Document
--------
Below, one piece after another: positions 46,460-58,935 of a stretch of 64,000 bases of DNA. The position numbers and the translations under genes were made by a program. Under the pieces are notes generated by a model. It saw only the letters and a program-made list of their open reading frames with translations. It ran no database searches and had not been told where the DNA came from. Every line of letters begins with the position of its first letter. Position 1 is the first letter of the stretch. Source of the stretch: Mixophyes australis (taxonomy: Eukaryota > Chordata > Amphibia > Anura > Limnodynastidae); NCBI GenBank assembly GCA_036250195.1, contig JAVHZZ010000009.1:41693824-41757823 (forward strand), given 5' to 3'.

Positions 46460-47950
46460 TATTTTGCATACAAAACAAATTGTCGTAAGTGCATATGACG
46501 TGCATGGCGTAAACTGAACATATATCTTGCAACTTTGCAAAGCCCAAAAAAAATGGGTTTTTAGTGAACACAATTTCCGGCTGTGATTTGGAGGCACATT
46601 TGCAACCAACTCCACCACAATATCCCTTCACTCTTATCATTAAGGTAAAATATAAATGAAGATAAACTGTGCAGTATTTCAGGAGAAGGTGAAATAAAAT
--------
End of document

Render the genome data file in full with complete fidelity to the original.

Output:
Below, one piece after another: positions 46,460-58,935 of a stretch of 64,000 bases of DNA. The position numbers and the translations under genes were made by a program. Under the pieces are notes generated by a model. It saw only the letters and a program-made list of their open reading frames with translations. It ran no database searches and had not been told where the DNA came from. Every line of letters begins with the position of its first letter. Position 1 is the first letter of the stretch. Source of the stretch: Mixophyes australis (taxonomy: Eukaryota > Chordata > Amphibia > Anura > Limnodynastidae); NCBI GenBank assembly GCA_036250195.1, contig JAVHZZ010000009.1:41693824-41757823 (forward strand), given 5' to 3'.

Positions 46460-47950
46460 TATTTTGCATACAAAACAAATTGTCGTAAGTGCATATGACG
46501 TGCATGGCGTAAACTGAACATATATCTTGCAACTTTGCAAAGCCCAAAAAAAATGGGTTTTTAGTGAACACAATTTCCGGCTGTGATTTGGAGGCACATT
46601 TGCAACCAACTCCACCACAATATCCCTTCACTCTTATCATTAAGGTAAAATATAAATGAAGATAAACTGTGCAGTATTTCAGGAGAAGGTGAAATAAAAT